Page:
Faggsy, Ms Moon and I exit Gedling Miners Welfare Plains Road ground, after witnessing a breathtaking six goal thriller, which ends with honours even. We chew the cud over a couple of pints of real ale at the Woodthorpe Top.
I return home to a slow cooker chilli con carne with dark chocolate, which I knocked up earlier on today. Ms Moon is as happy as Larry as she watches Pointless, Strictly and Blankety Blank. I join in, when I can tear myself away from checking all the Non League results online.
My working hours have now changed. I no longer work on Saturdays, which will give me the opportunity to travel further (north) for games by train, as we have sold the car. This means a 4:am alarm call on a Sunday morning and a 5:am start at the newsagents in Arnold.
Wednesday is the start of my four days off. I Mr Sheen blast the house as Ms Moon takes her granddaughter, Bonnie, to the play park at Colwick. I spend the rest of the day studying the CAMRA Heritage Pub Guide, in anticipation and with a feeling of excitement of planned days out in London and Leeds. I've also listened to the brilliant BBC podcast 'Nothing Will be the Same', which is narrated by Mark Chapman. It's behind the scenes at Goodison Park during the Lampard reign and the early days of Sean Dyche. Big Sean makes it a must-listen documentary, as does his engaging assistant Ian Woan.
East Midlands Railway try their best to muck up my day out on Thursday. I bag a cheaper ticket, but have to change trains at Long Eaton. There is a six minute waiting time. Unfortunately (for me) the buffoons cock up as we arrive a full six minutes late. I make a dash to the opposite side of track to catch the connecting train. Luckily, EMR’s incompetence works in my favour, as this train is also late.
I alight at St Pancras and make my way towards King’s Cross, where my brother and I are to have breakfast at place called Morty and Bob’s, in a swanky place called Coal Drops Yard. The full English is hoovered up in no time. We jump on a tube up to Kilburn. The idea was to tick off the Black Lion on the High Street, but the place is plunged in darkness, as it’s not due open until 4 pm. We decide to stretch our legs by walking up to the Maida Vale area of the city. It has elegant Victorian housing and Little Venice waterway.
We stroll up to the Maida Vale recording studios where bands such as The Clash did sessions for the John Peel Show. We also spot a blue plaque commemorating the birthplace of the famous mathematician and scientist, Alan Turing, who is also well known for cracking the Enigma Code in the Second World War. Benedict Cumberpatch plays the role of Turing in an excellent film called The Imitation Game.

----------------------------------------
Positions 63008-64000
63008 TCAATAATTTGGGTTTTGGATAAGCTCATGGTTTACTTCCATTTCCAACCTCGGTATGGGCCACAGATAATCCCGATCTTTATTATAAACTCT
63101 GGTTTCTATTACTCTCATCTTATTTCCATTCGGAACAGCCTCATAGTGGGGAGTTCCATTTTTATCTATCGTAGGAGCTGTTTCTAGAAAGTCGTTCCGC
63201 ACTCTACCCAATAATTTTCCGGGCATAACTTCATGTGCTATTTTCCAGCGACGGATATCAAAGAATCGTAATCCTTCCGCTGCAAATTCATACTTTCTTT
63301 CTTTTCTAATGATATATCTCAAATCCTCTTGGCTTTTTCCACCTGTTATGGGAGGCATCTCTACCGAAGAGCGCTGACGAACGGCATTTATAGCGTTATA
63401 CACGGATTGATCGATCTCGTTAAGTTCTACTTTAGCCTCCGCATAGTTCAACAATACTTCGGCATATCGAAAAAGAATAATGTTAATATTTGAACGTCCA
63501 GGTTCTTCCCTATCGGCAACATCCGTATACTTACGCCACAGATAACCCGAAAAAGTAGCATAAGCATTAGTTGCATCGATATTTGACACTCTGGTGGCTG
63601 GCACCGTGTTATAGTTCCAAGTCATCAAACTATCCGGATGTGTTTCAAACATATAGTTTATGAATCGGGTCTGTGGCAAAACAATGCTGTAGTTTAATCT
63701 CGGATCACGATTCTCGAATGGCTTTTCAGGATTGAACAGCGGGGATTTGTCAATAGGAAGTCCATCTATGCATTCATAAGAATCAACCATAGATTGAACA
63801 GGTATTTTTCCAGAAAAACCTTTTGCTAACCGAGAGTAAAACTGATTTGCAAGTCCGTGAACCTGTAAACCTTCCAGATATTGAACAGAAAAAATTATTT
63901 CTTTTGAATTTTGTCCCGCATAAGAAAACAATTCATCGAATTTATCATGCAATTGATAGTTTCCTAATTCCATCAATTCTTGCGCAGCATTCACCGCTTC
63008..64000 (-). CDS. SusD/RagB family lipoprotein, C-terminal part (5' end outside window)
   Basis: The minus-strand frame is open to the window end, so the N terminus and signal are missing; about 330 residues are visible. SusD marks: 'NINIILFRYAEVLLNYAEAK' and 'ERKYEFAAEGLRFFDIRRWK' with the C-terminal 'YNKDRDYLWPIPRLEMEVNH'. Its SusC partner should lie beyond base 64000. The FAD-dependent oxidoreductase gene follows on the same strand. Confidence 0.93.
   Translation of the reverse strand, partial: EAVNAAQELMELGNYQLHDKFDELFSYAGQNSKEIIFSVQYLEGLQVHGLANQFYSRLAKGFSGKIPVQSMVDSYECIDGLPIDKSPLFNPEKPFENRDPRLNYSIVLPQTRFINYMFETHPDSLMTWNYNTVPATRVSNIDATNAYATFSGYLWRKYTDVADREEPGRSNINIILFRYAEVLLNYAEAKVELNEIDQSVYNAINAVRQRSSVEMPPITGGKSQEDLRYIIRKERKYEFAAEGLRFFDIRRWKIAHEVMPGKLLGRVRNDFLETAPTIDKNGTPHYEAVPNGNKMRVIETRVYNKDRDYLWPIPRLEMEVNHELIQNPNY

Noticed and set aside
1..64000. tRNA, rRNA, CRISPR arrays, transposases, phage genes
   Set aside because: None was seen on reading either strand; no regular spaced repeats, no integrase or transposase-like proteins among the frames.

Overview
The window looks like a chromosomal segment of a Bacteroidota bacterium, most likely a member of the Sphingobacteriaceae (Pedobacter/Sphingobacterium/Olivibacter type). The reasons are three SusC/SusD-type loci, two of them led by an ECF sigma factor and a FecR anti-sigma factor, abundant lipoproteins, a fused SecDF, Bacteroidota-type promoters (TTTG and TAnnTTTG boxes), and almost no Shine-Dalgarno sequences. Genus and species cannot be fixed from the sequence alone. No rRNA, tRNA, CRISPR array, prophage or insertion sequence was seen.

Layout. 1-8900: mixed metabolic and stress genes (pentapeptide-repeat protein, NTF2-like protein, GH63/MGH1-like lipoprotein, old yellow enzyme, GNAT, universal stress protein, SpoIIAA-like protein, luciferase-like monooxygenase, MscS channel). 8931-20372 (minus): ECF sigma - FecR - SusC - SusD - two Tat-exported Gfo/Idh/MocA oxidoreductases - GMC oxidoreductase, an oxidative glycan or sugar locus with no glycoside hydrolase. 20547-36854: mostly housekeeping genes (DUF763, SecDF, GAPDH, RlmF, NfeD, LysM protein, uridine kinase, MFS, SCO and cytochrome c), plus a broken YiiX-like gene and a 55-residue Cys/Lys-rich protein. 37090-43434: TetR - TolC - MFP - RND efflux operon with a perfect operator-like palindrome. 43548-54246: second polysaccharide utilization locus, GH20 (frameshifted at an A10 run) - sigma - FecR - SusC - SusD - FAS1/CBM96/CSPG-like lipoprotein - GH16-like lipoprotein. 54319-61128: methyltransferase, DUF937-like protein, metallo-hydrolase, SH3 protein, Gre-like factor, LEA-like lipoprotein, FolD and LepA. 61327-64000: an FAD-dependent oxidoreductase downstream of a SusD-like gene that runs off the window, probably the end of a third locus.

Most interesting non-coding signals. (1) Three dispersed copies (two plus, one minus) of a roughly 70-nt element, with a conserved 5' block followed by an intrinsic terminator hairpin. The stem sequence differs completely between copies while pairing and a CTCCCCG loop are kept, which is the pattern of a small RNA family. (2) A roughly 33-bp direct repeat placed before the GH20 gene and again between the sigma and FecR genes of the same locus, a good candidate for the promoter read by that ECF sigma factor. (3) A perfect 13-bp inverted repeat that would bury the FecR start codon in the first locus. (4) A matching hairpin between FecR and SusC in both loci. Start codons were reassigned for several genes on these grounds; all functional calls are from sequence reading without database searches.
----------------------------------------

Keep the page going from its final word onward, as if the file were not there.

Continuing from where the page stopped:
We tick off three CAMRA pubs in the area before shooting up to Notting Hill and then Baker Street. A further two historical boozers, including Scottish Stores, are paid a visit in the Kings Cross area. I arrive home at 10.30 having walked 10 miles and drank 8 halves of southern dirty dishwater. Whilst the beer is piss poor, the Grade II listed buildings are a thing of beauty.
There’s no time to rest on my laurels or bask in the glory of a wonderful day out down ‘the Smoke, yesterday. Ms Moon and I are about to hit the north for an overnight stay.
We’ve not been to Leeds since COVID. I bagged a good deal through Booking.Com at the Radisson Blu, in the heart of the city centre. The Northern train pulls into Leeds Station at just gone midday. We take a wander around, admiring the wide range of architectural styles of notable buildings. Granary Wharf is stunning, with its cobbled bridges and working waterway.
I'm on my best behaviour today, as I have a few trips lined up before the end of the year. We dine at Browns restaurant, which ironically is located next door to our hotel. Like a lot of their buildings, it's housed in a former banking hall. A three course lunchtime deal is a steal at £21 per person. We spend another hour walking off the meal before checking-in.
Whilst Ms Moon has some rest and relaxation, Sticky Palms pounds the streets hunting down a couple of CAMRA pub entries that I've yet to visit. The Bankers Cat, on Boar Lane, is part of the Thornbridge Co Estate. I enjoy a hazy pale ale called Galaxy and Simcoe. I manage to squeeze in another pub called Duck and Drake which has 16 cask ales available and is also a live music venue.